[Last update: December 13, 2022] In 2015, I started working on a podcast, On the Schmooze. It was a LOT of work to get started. I spent hours researching what microphone to buy, and ultimately, I chose a more expensive option. It's now 2022 as I'm updating this page and I'm *still* using this microphone and I'm about to publish episode 300. Having this fancy mic definitely helped me launch a business as a virtual event design consultant and executive Zoom producer.


I first considered purchasing the Blue Snowball Microphone. It plugs right into a USB on my computer and the total set-up cost would have been under $50. Blue Yeti is another plug-and-play mic that is very popular with podcast hosts and costs about $149. You may be wondering why I chose a set-up that cost me over $700 then?


When I started my podcast, I was recording in my living room which faced a very busy street. On that street were several hospitals, including one directly across from my apartment. Did I mention that my apartment was in a college dorm and my desk was next to our front door which led to a small lobby where students congregated at all hours of the day and night? I needed a mic to help me create high-quality audio without investing in soundproofing a space that was not my permanent home.


After listening to various video comparisons, I decided to go with the Heil PR-40 Dynamic Studio Recording Microphone. I knew the sound would be much more professional, although the set-up would be more expensive and technical. I couldn’t find a simple list of items to purchase so it took some time to get all the pieces. I watched many Youtube videos to figure out how it all connects to each other and to my iMac.


Play this video to hear how sensitive this mic is. It will definitely block out background noise.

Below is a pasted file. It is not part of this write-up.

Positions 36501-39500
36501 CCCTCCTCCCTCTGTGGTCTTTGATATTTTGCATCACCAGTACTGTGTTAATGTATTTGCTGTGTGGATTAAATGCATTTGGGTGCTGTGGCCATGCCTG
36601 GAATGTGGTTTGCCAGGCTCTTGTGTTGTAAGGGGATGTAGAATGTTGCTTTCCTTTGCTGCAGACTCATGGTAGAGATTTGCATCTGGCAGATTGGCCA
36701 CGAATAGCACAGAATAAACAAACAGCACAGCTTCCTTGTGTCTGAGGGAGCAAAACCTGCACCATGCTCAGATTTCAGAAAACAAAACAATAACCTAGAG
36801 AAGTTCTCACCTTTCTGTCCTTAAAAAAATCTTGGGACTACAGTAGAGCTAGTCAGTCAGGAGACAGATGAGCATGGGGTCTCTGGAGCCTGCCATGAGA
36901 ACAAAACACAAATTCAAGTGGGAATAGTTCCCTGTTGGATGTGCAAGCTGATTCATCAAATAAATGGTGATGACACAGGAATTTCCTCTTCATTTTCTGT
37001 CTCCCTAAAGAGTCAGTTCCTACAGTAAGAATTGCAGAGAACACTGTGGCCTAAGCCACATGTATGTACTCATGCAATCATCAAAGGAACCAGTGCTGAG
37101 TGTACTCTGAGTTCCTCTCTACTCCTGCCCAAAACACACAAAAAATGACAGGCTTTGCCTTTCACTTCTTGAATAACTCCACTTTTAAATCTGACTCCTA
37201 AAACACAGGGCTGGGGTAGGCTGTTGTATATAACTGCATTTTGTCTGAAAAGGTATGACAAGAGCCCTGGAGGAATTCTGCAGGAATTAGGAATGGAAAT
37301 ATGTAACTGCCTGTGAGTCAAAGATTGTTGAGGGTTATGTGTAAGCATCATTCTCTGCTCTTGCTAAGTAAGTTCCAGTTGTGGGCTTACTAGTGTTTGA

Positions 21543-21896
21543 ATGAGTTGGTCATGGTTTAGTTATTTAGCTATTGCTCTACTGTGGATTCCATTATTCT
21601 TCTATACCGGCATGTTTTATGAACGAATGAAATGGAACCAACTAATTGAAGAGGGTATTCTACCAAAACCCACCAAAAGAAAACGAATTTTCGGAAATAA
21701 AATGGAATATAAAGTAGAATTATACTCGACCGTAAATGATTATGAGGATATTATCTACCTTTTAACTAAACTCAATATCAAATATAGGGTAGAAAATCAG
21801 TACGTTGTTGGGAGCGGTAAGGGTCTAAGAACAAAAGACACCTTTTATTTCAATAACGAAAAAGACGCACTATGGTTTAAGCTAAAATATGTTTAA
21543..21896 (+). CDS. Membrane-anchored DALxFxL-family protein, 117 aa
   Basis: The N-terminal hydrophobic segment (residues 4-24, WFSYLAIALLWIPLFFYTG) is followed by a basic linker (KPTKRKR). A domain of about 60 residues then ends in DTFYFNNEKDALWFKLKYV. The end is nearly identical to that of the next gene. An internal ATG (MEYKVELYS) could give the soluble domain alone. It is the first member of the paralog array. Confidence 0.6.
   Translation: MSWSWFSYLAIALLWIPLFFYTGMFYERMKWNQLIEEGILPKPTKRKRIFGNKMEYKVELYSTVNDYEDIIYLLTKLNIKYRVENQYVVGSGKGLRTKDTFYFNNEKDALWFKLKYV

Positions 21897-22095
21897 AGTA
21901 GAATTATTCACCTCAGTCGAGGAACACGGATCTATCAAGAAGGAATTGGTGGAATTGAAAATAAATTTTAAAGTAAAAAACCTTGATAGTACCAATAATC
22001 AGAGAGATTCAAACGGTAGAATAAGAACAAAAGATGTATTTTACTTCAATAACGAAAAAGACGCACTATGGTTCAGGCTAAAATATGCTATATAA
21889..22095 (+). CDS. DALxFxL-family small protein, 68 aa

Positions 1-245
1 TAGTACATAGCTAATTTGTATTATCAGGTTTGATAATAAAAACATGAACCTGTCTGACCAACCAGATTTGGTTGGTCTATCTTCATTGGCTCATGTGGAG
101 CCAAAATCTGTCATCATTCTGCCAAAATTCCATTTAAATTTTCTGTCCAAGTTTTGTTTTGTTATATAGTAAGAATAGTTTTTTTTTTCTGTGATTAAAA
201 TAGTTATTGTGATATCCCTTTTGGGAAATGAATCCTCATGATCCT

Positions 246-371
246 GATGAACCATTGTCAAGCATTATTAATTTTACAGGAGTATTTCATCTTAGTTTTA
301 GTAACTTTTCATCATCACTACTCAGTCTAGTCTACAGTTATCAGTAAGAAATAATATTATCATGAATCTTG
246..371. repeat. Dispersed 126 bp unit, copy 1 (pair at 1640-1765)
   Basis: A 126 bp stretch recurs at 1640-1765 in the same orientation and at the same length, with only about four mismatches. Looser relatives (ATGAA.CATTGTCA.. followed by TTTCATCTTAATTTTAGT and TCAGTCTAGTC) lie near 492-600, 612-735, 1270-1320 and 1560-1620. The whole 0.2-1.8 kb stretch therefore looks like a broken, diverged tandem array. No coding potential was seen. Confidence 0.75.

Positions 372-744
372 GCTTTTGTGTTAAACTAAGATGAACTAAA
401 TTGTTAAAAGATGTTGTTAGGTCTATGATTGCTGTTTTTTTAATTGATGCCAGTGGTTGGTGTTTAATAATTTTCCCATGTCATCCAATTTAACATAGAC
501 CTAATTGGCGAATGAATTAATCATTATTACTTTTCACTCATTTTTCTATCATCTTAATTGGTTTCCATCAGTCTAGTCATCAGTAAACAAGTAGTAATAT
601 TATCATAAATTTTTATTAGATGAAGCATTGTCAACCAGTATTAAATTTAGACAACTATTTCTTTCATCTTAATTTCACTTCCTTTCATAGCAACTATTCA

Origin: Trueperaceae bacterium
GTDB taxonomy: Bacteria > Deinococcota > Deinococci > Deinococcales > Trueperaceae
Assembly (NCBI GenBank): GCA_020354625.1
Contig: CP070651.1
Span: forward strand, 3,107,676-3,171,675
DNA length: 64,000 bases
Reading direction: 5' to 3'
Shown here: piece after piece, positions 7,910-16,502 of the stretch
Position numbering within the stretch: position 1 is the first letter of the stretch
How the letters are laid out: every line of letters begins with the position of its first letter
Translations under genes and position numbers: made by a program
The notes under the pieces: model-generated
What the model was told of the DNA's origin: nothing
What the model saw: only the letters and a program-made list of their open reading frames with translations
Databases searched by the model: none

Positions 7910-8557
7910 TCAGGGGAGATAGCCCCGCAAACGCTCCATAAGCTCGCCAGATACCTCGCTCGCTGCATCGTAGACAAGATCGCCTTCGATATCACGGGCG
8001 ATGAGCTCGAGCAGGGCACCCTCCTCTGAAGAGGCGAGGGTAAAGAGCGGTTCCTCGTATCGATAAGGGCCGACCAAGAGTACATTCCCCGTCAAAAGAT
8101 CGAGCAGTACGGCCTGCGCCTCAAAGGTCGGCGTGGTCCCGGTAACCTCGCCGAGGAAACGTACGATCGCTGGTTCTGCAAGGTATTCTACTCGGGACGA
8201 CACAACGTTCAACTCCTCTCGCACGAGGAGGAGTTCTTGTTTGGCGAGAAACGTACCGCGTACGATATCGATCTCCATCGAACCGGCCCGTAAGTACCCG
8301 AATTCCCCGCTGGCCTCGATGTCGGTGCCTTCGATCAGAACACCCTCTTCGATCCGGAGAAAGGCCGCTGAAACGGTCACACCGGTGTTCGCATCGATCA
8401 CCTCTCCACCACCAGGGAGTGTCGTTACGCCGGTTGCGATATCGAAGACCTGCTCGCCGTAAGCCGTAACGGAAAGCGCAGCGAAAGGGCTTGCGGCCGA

Inspiration for this podcast set-up came from Pat Flynn’s How to Start a Podcast Podcasting Tutorial. I highly recommend watching his videos and listening to his podcast, Smart Passive Income. I also benefited from listening to the Showrunner podcast (a podcast for podcasters). Join their mailing list and they'll send you The 4 Essential Elements of a Remarkable Podcast and information about their podcasting course which I signed up for and found very helpful.


The end result looks and sounds really professional, and I get compliments from my guests and from other podcast hosts all of the time. I like how the boom mic stand can swing back behind my large iMac computer screen and be out of the way – without taking up much space on the desk.

Without further delay, below are all the links to guide you towards the same or similar purchases to set up your own professional-sounding home podcasting studio. Full disclosure: The links below are affiliate links. You don’t pay anything extra, but I get a small percentage of your purchase from Amazon for pointing you toward their site.


Heil PR-40 Dynamic Studio Recording Microphone

Heil PR-40 Dynamic Studio Recording Microphone

$349 just for the microphone and you need nearly everything else on this list to make it work. Total cost will be about $700.

Heil Sound PL-2T Overhead Broadcast Boom
Heil Sound PRSM-B Shockmount (Black)

Heil Sound Windscreen for PR30 & PR40 Microphones 

There are other options, but you definitely need a windscreen or pop filter.


Behringer U-Phoria UM2

The Heil PR-40 microphone is NOT a USB mic, so you'll need this to connect it to your computer.


Printer cord

This connects the Behringer interface to your computer via USB.



You don't need to get these specific headphones, but you do want something better than your iPhone headphones. Over-ear headphones pick up background noise that you otherwise might miss.
While I didn't have to worry about soundproofing my living room, I did want to have a cleaner and less visually cluttered background. So in September 2017 I ordered a simple room divider and plan to use this when recording podcast interviews and virtual summit interviews. You can add simple contact paper to spruce it up.
Robbie showing up wood planks on wall Over the next few years, my background evolved. Eventually, in 2021 I purchased my own home and installed wood paneling on the wall behind me. This is the company I purchased from.

One final note – remember always to check your audio connections – I made the mistake of not doing this when I switched from using Skype to using Zoom. Several of my interviews “looked good” but the sound quality was poor because I was recording using my iMac's internal microphone. Learn this lesson from me and always double-check.

What tips do you have for new podcasters? Post them as a comment below.